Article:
Malcolm White looks back ... at Rosser Reeves' legacy, not just his fallacy.
Rosser Reeves is infamous for proposing, more than half a century ago, that a good way of proving the effect of advertising was to compare the brand scores of ad recognisers with the brand scores of non-recognisers. He claimed that a correlation between high recognition and strong brand scores should be regarded as causal - when of course it shouldn't: people who already know and like a brand will tend to notice the same brand's advertising. This flawed logic is what became known as the Rosser Reeves Fallacy and it has cast a shadow over Reeves' reputation.
Today, Rosser Reeves and his fallacy is a ghost story told to frighten careless researchers and opportunistic advertising people about the dangers of assuming that correlation is causation. But the real-life story of Rosser Reeves is about much more than his fallacy and deserves to be better known, not just to rehabilitate his reputation, but also because so much of what he proposed underpins our practice more than 50 years later.
Rosser Reeves (1910-1984) was Ted Bates' creative partner in the American advertising agency Ted Bates & Co. between 1940 and his retirement in 1965. He was famous for memorable slogans such as 'M&M's melt in your mouth, not in your hand', and for Eisenhower's successful 1952 election campaign. In 1961, he wrote a book called Reality in Advertising, heralded by many as advertising's first bestseller back then, but seldom read today.
Now that I've read the book, rather than just relying on hearsay about it, I'm surprised that Reeves is remembered mostly for his Fallacy, because only one chapter out of 36 refers to this flawed thinking, namely Chapter Five, pages 18-24. Unfortunately, in terms of his later reputation, Chapter One is called' A Common Fallacy' although, ironically, that chapter has nothing to do with the Fallacy we now know him by. What Reeves described in this first chapter is the temptation of ascribing all good or bad sales effects entirely to advertising. As he says: "The product may be wrong. Price may be at fault. Distribution may be poor. A better product may be sweeping the market. A competitor may be outwitting you with strong deals. There are many variables. And when a wheel has many spokes, who can say which spoke is supporting the wheel." I'd call this the Rosser Reeves Reminder (of context), which sets a challenge just as relevant to communication evaluation today as it was yesterday.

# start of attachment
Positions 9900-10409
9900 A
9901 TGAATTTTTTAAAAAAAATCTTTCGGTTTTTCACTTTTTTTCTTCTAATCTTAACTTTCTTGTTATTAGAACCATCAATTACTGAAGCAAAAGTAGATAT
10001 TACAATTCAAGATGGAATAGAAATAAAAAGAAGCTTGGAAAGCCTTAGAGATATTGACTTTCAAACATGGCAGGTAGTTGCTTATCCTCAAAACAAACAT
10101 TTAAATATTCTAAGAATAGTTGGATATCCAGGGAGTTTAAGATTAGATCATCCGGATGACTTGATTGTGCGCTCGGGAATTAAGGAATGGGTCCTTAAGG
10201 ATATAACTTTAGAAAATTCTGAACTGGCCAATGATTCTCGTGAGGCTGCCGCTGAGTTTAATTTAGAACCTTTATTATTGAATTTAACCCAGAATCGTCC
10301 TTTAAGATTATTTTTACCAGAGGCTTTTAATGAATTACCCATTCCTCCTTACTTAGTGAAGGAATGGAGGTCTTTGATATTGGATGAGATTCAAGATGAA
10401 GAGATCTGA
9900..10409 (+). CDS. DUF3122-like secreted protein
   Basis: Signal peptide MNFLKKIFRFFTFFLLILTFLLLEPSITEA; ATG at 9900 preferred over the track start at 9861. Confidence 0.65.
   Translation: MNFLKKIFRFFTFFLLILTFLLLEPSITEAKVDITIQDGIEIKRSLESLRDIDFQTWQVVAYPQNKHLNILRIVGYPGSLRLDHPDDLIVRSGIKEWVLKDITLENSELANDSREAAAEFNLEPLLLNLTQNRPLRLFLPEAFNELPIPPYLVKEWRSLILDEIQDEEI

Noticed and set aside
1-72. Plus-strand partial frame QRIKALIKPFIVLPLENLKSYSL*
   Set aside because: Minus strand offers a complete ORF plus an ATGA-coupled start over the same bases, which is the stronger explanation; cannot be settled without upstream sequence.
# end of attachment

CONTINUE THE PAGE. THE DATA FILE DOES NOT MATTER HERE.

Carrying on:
Rosser Reeves is also to be admired for his quite proper insistence on the commercial role of communications:" A campaign is not for the individual expression of... ego. It is actually a tool", he says. This is Rosser Reeves' Reality Check, which we ignore at our peril.
Rosser Reeves espoused rigour, too. Ahead of his time, he called for 'scientific' awards, beyond 'opinion, supposition and aesthetics', pre-empting the Effies and the UK's IPA Effectiveness Awards.
But the real legacy of Rosser Reeves, and what reality in advertising is actually about, is a theory of communication which he invented. Reeves called his theory the Unique Selling Proposition (USP) and he defined it as follows:
"1. Each ad must make a proposition to the consumer ... 'Buy this product, and you will get this specific benefit'.
2. The proposition must be one that the competition either cannot, or does not, offer."
In their brilliant paper 'Fifty years using the wrong model of advertising' (Admap, March 2007), Dr Robert Heath and Paul Feldwick describe the way that the USP has achieved its vice-like hold over modern marketing communication thinking and practice.
The USP is central to what they call the Information Processing (IP) model that has dominated marketing communications for the past 50 years. Heath and Feldwick describe the reasons for this dominance in quite some detail:"[The IP model] has retained its dominance because it makes the advertising process verbal, rational, measurable and subject to conscious control." Can you think of any conversation you've had about strategy that isn't framed in the USP way?
I can't help thinking that an additional reason for the success of Rosser Reeves' USP comes down to his brilliance as a copywriter. The Unique Selling Proposition is a great piece of copy every bit as powerful and memorable as his line about the non-melting properties of M&M's. We'd do well to spend time considering how theories like the USP thrive and become part of the culture, especially while we gather more empirical evidence about the power of alternative approaches like the Emotional Processing Model. Perhaps this is what the real Rosser Reeves story teaches us: even communication theories need great branding.